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Various Artists (Concept albums & Themed compilations) Tommy - As Performed by the London Symphony Orchestra & Chamber Choir album cover
2.79 | 20 ratings | 2 reviews | 10% 5 stars

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Studio Album, released in 1972

Songs / Tracks Listing

Overture (3:14)
It's a Boy (2:27)
1921 (1:54)
Amazing Journey (3:14)
Sparks (3:21)
Eyesight to the Blind (2:30)
Christmas (4:41)
Cousin Kevin (4:22)
The Acid Queen (3:48)
Underture (4:38)
Do You Think It's Alright? (:31)
Fiddle About (1:25)
Pinball Wizard (3:46)
There's a Doctor (2:47)
Go to the Mirror (1:46)
Tommy, Can You Hear Me? (1:50)
Smash the Mirror (1:25)
I'm Free (2:31)
Miracle Cure (:11)
Sensation (2:36)
Sally Simpson (5:12)
Welcome (4:42)
Tommy's Holiday Camp (2:21)
We're Not Gonna Take It (2:24)
See Me, Feel Me (3:04)

Total Time: 70:51

Line-up / Musicians

Sandy Denny / (Performer),
Richie Havens
Richard Harris / (Drum Technician),
Roger Daltrey / (Performer),
The London Symphony Orchestra / (Performer),
Ringo Starr / (Performer),
Rod Stewart / (Performer),
Pete Townshend / (Narrator),
The Who / (Main Performer),
Steve Winwood / (Performer),
Graham Bell / (Performer),
Maggie Bell / (Drums),

Releases information

Label: Rhino

Thanks to jan1234 for the addition
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VARIOUS ARTISTS (CONCEPT ALBUMS & THEMED COMPILATIONS) Tommy - As Performed by the London Symphony Orchestra & Chamber Choir ratings distribution

(20 ratings)
Essential: a masterpiece of progressive rock music(10%)
Excellent addition to any prog rock music collection(45%)
Good, but non-essential (20%)
Collectors/fans only (20%)
Poor. Only for completionists (5%)

VARIOUS ARTISTS (CONCEPT ALBUMS & THEMED COMPILATIONS) Tommy - As Performed by the London Symphony Orchestra & Chamber Choir reviews

Showing all collaborators reviews and last reviews preview | Show all reviews/ratings

Collaborators/Experts Reviews

Review by fuxi
1 stars This particular set was my first introduction to TOMMY; I borrowed it, back in 1975, from the same guy who introduced me to the incomparable WHO's NEXT, to the YES ALBUM, THE SIX WIVES OF HENRY VIII, AQUALUNG, A PASSION PLAY, THE ALCHEMIST (by Home) and Neil Young's best-known solo albums. What a summer of discovery that was! (The guy in question was merely the elder brother of someone who wasn't even a close friend of mine.)

But what a dud version of TOMMY this is! It intrigued me at the time, because it seemed a little similar to one of my old favourites, JESUS CHRIST SUPERSTAR (which rocks much harder) and because, well, you know, 'Pinball Wizard' has such a great opening. Even when played by the London Symphony Orchestra. However, let's face it, Pete Townshend's original material is not at all suited to Big Orchestra treatment (no matter how superb a rocker Townshend may be), especially if there's hardly any trace of an accompanying rock combo. Most of the music here sounds so pompous that it falls flat on its face; it's like all the weakest moments from JOURNEY TO THE CENTRE OF THE EARTH combined and (almost) endlessly multiplied, but without honky-tonk pianos or bubbling synths, of course. Perhaps the most ridiculous (and pseudo-operatic) moment comes when you get the entire London Chamber Choir anxiously intoning: 'Hooow can he be saaaaved?' ad nauseam.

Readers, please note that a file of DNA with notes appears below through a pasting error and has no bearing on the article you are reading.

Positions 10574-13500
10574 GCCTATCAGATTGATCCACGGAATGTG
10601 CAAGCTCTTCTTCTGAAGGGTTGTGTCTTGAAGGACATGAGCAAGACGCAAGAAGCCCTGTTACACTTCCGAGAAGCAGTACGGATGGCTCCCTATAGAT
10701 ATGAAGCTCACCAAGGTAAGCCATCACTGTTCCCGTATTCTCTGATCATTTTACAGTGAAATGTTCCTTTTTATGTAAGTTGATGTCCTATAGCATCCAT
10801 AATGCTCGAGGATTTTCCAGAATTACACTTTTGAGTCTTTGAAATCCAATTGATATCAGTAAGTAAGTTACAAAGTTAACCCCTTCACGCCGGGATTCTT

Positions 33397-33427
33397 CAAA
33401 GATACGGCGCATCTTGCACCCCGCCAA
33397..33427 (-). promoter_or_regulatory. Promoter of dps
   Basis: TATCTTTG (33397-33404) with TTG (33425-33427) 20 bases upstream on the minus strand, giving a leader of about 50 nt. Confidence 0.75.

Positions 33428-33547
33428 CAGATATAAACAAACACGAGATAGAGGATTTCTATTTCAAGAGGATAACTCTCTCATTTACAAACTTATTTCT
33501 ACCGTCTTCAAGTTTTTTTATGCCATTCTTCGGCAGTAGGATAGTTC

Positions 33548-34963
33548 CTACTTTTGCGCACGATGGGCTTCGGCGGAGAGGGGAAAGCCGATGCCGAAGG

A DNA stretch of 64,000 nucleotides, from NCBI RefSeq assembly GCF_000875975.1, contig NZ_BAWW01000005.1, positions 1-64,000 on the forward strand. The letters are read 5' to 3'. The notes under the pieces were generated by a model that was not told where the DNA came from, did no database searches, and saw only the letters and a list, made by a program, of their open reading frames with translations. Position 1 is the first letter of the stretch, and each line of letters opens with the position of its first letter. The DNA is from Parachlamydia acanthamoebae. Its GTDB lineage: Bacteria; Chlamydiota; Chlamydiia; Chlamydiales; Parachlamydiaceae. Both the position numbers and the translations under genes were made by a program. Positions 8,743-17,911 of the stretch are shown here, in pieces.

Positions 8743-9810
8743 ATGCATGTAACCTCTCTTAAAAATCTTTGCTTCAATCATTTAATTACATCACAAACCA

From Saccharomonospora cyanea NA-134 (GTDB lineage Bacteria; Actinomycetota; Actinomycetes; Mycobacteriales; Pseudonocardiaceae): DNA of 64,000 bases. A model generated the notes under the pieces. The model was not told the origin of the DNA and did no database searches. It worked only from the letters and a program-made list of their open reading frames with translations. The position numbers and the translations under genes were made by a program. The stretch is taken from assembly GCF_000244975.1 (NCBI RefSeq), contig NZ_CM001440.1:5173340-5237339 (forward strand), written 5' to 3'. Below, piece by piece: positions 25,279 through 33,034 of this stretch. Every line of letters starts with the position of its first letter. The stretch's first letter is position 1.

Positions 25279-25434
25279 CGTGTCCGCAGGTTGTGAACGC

No, this set now has curiosity value only. Do you really want to hear Rod Stewart as the Pinball Wizard, Ringo Starr as Uncle Ernie and Sandy Denny as the Acid Queen? (Accompanied by a gigantic orchestra, and by nothing else?) Then, and only then, should you check this one out.

Review by Easy Livin
SPECIAL COLLABORATOR Honorary Collaborator / Retired Admin
4 stars The Who's Who of rock perform Tommy

In 1972, noted producer Lou Reizner decided to call upon the services of a number of top musicians to create his own take on The Who's most famous work, "Tommy". What he ended up with is a magnificent prog (my opinion only!) version of that album.

The basis for the album is laid by the London Symphony Orchestra and the English Chamber Choir, who between them supply a rich bedrock for the performers to exploit. The various guests each perform a role, Steve Winwood is the father, Maggie Bell the mother, Ringo Starr is Uncle Ernie etc. Not surprisingly, Roger Daltry retains his role as Tommy, while Pete Townsend is the narrator. For me though, the most striking performance is that of Sandy Denny as the nurse, although her delivery of "It's a boy Mrs Walker, it's a boy" is over before you know it.

The orchestra come into their own on "Underture", which is transformed from a rather nondescript filler to a full blown piece of orchestral magic. There are occasional disappointments along the way, such as Richard Harris' spoken rendition of "Go to the mirror", but such let downs are rare. The length too is somewhat brief, with tracks being abbreviated or omitted altogether.

The original double LP set was a lavish affair, coming in an outer box containing an embossed gatefold sleeve and a colourful booklet. At the time of its release, Reizner also co-ordained a couple of stage performances of his work, with The Who and many other noted guests participating in the production.

This interpretation of "Tommy" is not for everyone by any means. Some will find it overblown, pretentious, and even sacrilegious. For me though, this is a fine work which captures the essence of Townsend's opera while presenting it in a completely new dimension.

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